Evoking Soviet Dreamworlds: The Sovexport Documentaries at the EYE Filmmuseum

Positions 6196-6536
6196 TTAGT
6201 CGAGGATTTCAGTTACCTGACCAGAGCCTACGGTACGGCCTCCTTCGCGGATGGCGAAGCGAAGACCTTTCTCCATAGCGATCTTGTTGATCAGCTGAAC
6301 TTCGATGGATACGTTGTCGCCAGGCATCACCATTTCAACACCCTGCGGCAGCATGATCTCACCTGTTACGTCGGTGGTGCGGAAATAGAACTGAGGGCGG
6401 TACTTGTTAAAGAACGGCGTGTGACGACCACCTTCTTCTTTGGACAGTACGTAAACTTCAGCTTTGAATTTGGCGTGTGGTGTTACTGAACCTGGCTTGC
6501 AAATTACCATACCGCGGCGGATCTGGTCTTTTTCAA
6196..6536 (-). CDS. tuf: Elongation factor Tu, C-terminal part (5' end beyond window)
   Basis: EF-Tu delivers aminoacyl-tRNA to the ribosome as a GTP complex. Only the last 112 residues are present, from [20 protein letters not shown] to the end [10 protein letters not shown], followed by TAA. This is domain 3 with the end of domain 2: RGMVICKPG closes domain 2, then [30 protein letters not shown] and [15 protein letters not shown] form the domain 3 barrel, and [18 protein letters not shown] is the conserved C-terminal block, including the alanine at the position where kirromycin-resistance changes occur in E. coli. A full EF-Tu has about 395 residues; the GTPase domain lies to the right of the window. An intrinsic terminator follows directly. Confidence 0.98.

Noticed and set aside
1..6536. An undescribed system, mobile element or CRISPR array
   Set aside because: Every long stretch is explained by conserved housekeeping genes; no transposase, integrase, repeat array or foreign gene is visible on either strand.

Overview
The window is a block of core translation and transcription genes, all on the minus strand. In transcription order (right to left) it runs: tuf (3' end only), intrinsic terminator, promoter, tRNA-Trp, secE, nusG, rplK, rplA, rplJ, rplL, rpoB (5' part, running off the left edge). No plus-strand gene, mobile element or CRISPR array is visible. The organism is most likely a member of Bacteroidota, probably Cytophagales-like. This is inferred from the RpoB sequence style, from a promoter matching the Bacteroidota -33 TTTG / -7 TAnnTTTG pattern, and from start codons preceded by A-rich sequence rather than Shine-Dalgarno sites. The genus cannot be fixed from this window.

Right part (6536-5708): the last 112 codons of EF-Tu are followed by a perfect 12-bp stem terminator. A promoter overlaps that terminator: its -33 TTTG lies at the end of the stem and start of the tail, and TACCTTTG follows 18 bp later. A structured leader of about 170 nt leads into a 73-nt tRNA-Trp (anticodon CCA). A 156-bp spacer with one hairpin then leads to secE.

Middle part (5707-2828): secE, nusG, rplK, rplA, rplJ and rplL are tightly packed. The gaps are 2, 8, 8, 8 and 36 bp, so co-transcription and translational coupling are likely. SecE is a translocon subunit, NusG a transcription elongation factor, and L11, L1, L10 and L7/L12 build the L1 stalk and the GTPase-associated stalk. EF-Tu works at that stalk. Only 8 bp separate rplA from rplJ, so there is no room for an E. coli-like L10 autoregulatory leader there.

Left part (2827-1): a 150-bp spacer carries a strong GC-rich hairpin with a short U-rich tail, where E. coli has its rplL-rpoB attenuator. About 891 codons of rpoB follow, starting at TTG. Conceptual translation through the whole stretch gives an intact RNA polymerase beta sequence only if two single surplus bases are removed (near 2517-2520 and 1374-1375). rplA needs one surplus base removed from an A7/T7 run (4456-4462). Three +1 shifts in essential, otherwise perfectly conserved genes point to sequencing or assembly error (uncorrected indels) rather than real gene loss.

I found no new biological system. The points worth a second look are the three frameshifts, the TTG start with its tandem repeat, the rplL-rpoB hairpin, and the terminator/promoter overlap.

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The present study aims to contextualize Soviet propaganda films from the so-called Era of Stagnation (1964–1980), based on evidence retrieved during original archival research at the EYE Filmmuseum in Amsterdam. The undertaken discovery on the Sovexport Collection brings its content to the scholarly attention by revealing a number of paradoxes in the representation of the Soviet utopia. Pursuing an extensive empirical and theoretical study of the Sovexport films with the aim to throw light at their semi-fictional features, my methodology evolves within the broader framework of the semio-pragmatic approach to documentaries, which demonstrates when films can be considered as non-fiction. After having searched for the authentication tools used by filmmakers to produce the documentaries’ meaning, I bring to the fore the visions of space, nature, and technology seen as part of the utopian Communist grand narrative documented in the Sovexport films. As a result, I delineate two types of nostalgia nurtured by the dreamworlds of the examined documentaries. The first prevails in today’s Russia where nostalgia is of a reflective kind, and filmmakers emphasize that mostly individuals alien to the Soviet era and its realities are fascinated by the Communist utopia. In turn, non-fictional films created in the West display an evoked enchantment with the Soviet utopian model, which goes beyond the mere symbols of “Sovietness”. The unveiled evidence shows that Soviet ideology is depicted as holding transformative power for the future. This can be further observed when comparing the Sovexport films with contemporary documentaries produced in the West, as the latter follow a similar strategy of blurring fiction and reality. Filling a gap in the study of Soviet cinema, the thesis thus provides a new impetus for making, viewing, and analyzing documentary films in accord with history and its complexities.